Laurie Penny: It's the exams that dumb us down

Related Topics

For those of us who grew up in the New Labour school system, May is the cruellest month. The late spring air is pregnant with a quiet atmosphere of panic that can mean only one thing: exam season. Two years after closing the page on the last of the 321 exams I took between the ages of 5 and 22, the anxious memory of revision still rises unbidden at this time of year. Despite repeated promises of reform, young people in Britain are the most examined in the world, sitting standardised tests almost every year from early infancy until we leave education.

Before the election, Conservatives assured teachers and parents that something would be done to overhaul the system. That something has turned out to be: more competition and harder tests. Responding to dull, belligerent media stereotypes about "exams getting easier," Michael Gove declared last week that "dumbing down has got to stop".

Ofqual, the body regulating exams and qualifications, will be encouraged to crack down on "Mickey Mouse" GCSEs, which are apparently preventing young people from acquiring the jobs employers are just desperate to throw at school leavers these days. The evisceration of the public sector and the destruction of mitigating schemes such as the Future Jobs Fund clearly have less to do with youth unemployment than those pesky media studies lessons.

The one thing that British schoolchildren do not need is more competition. The problem is not "dumbing down," but a cut-throat routine of constant assessment, where teachers who are not trusted to teach squeeze dull stacks of standardised scores out of pupils who are not trusted to learn. Independent thought and creativity are discouraged in this process – not out of some Orwellian desire to eliminate individual development, but because the lassitudes of the exam system simply do not allow time or space to explore ideas that cannot translate into league table results.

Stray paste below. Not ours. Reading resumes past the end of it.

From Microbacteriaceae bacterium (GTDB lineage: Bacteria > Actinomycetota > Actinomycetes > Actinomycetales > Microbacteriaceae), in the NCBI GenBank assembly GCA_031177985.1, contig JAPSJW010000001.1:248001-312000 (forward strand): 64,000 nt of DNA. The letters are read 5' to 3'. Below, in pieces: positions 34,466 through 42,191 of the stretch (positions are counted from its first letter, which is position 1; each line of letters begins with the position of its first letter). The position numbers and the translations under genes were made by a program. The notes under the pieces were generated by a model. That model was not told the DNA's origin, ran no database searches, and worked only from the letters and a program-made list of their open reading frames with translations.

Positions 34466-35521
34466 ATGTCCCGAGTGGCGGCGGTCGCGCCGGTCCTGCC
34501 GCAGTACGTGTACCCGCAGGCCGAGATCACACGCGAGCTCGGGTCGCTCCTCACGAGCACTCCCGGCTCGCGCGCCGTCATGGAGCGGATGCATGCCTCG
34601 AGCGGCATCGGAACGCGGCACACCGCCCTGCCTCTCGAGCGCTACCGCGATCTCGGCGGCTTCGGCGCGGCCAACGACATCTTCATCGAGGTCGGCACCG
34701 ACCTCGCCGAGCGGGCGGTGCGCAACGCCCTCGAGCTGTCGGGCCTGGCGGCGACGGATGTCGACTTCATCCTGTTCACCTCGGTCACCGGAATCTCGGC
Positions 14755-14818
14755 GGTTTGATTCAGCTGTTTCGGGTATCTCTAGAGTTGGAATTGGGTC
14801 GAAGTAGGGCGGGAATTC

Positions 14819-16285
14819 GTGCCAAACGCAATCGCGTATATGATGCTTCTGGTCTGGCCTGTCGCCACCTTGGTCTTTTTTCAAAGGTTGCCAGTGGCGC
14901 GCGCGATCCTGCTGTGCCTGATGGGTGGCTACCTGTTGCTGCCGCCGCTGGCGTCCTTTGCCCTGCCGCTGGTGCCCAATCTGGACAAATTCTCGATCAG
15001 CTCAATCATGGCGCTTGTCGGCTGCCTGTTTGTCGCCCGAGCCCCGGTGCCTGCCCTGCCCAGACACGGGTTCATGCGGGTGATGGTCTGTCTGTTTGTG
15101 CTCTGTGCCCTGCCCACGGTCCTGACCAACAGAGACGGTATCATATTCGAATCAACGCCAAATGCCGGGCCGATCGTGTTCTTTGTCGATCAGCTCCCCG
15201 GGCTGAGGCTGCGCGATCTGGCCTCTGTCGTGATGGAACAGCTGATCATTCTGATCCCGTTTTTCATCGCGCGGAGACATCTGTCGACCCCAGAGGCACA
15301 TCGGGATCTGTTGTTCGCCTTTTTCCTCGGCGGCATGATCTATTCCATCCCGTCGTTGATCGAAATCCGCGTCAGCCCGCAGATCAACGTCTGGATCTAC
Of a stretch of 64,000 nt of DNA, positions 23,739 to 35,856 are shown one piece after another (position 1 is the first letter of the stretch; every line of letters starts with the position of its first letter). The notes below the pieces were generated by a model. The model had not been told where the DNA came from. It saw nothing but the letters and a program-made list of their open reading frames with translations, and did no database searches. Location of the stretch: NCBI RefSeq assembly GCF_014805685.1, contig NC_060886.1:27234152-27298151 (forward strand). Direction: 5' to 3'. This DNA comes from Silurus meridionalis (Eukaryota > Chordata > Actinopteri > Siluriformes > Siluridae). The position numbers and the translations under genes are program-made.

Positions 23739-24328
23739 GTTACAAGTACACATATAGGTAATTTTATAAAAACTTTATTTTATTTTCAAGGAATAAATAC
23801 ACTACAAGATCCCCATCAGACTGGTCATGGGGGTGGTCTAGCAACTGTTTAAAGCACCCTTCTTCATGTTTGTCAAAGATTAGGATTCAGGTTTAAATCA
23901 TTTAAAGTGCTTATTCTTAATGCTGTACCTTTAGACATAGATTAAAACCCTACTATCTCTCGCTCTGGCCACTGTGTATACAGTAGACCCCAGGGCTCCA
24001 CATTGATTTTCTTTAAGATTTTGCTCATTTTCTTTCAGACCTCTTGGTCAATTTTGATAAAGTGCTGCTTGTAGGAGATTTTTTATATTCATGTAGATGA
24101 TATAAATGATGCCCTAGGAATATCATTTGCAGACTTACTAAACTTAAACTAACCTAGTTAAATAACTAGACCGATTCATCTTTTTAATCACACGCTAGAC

My sensitive English teacher, Ms Yates, who would hand me non-syllabus novels as if they were contraband, almost wept when the time came for our class to vivisect Shakespeare's Macbeth. We anatomised that play with bloody, ruthless efficiency, dismembering it into themes of guilt and greed, learning to identify which pieces of symbolism would gain us extra marks in the paper. "Is this a dagger I see before me?" we droned. It wasn't: it was a list of assessment objectives.

Whatever our academic abilities, few of us found this narrow, Gradgrind routine remotely inspiring. Many of my classmates developed crippling problems with self-confidence, or simply refused to participate. Others knuckled under, because we were told that only by learning the syllabus and passing all the exams would we eventually find fulfilling work. This was, quite clearly, an enormous lie.

Those of us who left education after 2007 struggled to find even the most menial call-centre work, no matter how many A-stars we had produced. Instead, any good jobs going went to rich kids who could afford unpaid internships. Hundreds of thousands of young people taking their final exams this summer will enter the job market with few prospects and thousands of pounds worth of debt – only to find themselves stereotyped as dumbed-down do- nothings.

Young people in Britain have been deceived: despite all our hard work, class privilege is still the most likely predictor of success in later life. In a stagnant economy, with inflation at 4.5 per cent and youth unemployment at 20 per cent, "Mickey Mouse" GCSEs are hardly the main factor preventing pupils from finding work.

This week, some newspapers mocked one "dumbed-down" GCSE-equivalent citizenship syllabus for including information on how to claim unemployment benefit. It looks increasingly like a vital life skill.

React Now

  • Get to the point
Latest stories from i100